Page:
In previous Newsletters (see Newsletter 157 - Tips for Teaching Teenagers - 04/19 2021 and Newsletter 158 - The Teens - a Time for Specific Change - 04/26/2021) we discussed the changes to the structure of the brain and many of the implications that followed. This essay we recap some of this information but will focus on the social adjustments and their impact on behaviours especially those from an abusive or neglectful environment.
In 2007 Deborah Yurgelun-Todd published a paper, ‘Emotional and cognitive changes during adolescence’. The paper demonstrated the changes in the brain that occur about age 11; this is also the time for the onset of puberty. Although they occur together and have an impact on the child they are not the same thing.
As far as the brain changes, adolescence marks the final development of the brain. It is at this time the prefrontal lobes mature and the child has full access to the cognitive process referred to as working memory. Up until this time children are learning how they fit into the world and how to communicate with their immediate environment. They are creating their sense of self through the acquisition of memories, referred to as auto-biological. These are located across the cortex in hubs of specific modes of patterns of thoughts or behaviours. These are referred to as schemas (memories) and allow us to understand the world through a network of abstract neural structures.
There are thought to be 180 such hubs across the brain and they all fall into one of the following genres:
Self – this is the knowledge of our lives, what we think about ourselves and our position in our external environment. Things like, I’m a good runner, I’m shy, I don’t have many friends, etc.
Personal – this is what we think of other individuals. This includes things like my mother is kind, Charlie my friend is a good singer, things that you have categorised about other individuals.
Social – this moves out from the personal and includes collective memories. The supporters of a rival football team are rude, scientists are nerds, golf is only for old men. This type of schema leads to prejudice within and across communities.
Events – these are patterns of behaviour, that is if we observe X than we expect Y to follow. When I change gears, I use the clutch to disengage the motor then shift the gear stick and reengage the clutch and I should accelerate.
Until the prefrontal lobes are fully developed the information that resides in these schemas is fairly discrete, that is they almost stand alone. This explains the response you will get if you ask a child to tell you about themselves. They find it hard to give you much of a story. However, with the development of the prefrontal lobes these hubs are connected through what is a series of connections, called connectomes and these memories are shared. it is at this stage of their development that they really start to think for themselves. If you ask a teenager to tell you about themselves the response is different and, in some cases you will be sorry you asked!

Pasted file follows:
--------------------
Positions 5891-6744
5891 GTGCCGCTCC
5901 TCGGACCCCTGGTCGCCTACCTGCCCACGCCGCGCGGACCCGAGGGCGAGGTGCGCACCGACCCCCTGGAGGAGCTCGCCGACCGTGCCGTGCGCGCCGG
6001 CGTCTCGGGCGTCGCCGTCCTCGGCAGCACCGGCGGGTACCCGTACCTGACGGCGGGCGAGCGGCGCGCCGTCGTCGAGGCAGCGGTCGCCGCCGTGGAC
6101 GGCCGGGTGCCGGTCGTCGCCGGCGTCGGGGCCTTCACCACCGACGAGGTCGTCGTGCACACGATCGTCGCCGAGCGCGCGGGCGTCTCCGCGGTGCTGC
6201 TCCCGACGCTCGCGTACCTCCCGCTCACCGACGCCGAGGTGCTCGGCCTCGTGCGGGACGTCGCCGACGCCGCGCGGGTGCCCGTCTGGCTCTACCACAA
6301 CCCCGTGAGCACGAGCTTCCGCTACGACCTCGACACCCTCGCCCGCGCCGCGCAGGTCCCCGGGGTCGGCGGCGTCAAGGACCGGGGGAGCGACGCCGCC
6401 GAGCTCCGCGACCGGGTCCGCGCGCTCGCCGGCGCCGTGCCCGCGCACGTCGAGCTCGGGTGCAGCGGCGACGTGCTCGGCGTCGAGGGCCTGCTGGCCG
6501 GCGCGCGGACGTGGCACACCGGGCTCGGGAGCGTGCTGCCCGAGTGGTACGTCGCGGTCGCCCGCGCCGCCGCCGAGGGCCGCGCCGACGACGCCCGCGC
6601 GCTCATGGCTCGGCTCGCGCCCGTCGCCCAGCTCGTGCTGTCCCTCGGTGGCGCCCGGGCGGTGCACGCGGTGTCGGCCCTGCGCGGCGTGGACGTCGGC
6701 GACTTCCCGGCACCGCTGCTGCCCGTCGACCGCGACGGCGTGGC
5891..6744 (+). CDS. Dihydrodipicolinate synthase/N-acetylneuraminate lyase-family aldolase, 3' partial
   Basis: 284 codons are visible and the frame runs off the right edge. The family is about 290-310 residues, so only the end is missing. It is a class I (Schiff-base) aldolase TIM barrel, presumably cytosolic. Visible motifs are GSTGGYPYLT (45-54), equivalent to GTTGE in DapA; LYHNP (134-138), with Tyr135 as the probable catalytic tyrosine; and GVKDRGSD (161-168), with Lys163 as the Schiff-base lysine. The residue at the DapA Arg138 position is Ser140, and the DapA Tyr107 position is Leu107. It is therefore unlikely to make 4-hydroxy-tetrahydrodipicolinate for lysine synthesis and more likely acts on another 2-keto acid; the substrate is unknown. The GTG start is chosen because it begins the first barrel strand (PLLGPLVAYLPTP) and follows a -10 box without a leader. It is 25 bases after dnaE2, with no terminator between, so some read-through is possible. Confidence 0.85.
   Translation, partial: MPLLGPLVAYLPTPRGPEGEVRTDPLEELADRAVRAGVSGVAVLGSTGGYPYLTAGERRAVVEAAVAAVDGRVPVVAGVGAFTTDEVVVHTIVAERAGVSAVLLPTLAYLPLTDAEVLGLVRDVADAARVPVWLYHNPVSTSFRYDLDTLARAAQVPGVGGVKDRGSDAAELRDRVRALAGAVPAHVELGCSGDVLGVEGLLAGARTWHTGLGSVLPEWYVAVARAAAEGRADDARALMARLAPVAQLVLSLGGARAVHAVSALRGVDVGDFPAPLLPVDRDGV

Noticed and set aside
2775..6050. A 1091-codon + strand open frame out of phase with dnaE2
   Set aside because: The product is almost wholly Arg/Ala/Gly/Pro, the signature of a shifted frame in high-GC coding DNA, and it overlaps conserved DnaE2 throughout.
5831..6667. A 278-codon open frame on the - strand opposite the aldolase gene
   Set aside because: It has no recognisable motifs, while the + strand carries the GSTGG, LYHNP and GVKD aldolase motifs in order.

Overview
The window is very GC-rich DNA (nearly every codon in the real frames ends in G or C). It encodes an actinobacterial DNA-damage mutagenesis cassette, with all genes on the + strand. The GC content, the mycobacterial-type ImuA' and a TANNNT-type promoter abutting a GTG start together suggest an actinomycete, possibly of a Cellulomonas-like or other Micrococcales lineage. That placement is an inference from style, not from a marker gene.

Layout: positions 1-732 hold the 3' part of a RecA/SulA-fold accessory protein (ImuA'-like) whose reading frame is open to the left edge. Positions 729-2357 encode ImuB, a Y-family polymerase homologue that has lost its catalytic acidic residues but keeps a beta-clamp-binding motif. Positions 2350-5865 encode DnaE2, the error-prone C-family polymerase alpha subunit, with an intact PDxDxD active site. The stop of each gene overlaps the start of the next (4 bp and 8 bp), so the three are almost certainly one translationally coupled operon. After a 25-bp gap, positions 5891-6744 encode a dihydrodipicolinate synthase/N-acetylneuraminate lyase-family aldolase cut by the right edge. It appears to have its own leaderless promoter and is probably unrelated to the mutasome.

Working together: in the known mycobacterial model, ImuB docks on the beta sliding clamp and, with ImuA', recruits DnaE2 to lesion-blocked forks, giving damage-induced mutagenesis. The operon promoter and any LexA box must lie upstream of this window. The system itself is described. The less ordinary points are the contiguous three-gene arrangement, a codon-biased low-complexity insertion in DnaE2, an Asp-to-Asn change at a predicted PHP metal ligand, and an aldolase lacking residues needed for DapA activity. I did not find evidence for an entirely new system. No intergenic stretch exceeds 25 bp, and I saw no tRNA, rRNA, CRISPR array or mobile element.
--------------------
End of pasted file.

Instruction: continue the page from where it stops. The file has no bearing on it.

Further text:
This is the time when the child begins their transition to full independence but this is still a period of development. The prefrontal lobe has the following tasks which are the definition of working memory:
• Controls how we are interacting with our environment
• Manages how we make judgments about what occurs in our daily activities
• Directs our emotional response
• Organises our expressive language. Assigns meaning to the words we choose
• Involves word associations
• Controls memory for habits and motor activities
If the first stage of a child’s development is to become a functioning human than the next stage is to become a productive, reproductive person. Concurrent to the change in the brain’s structure is the transformation of the child’s body that marks the onset of puberty. This is when the child’s body matures to allow for reproduction. This is an awkward time for adolescent kids as they begin to experience powerful, new drives and emotional feelings driven by changes in the levels of hormone. There are two types of these hormones that can be generalised by adrenaline and cortisol to support actions that are designed to protect themselves and dopamine and serotonin that energises the drive to seek out what they want from their environment.
As mentioned before, this is the time for the child to assert their independence but this is not so much finding autonomy but a change from depending on their family of origin to creating their own ‘family’. This journey ‘ends’ with the adoption of a life partner but begins with the need to belong to a group they call their own!
This is a difficult time for all teenagers. As there is a behavioural price to belong to a group and the ability to ‘pay’ that cost depends on the social skills they acquired as children. Most kids have been taught how to behave in a way that allows them to be accepted as themselves without really changing their basic sense of their self. They form new friendships usually based on mutual interests such as sport, dancing, surfing or for some ‘nerds’ school work (teachers love the nerds).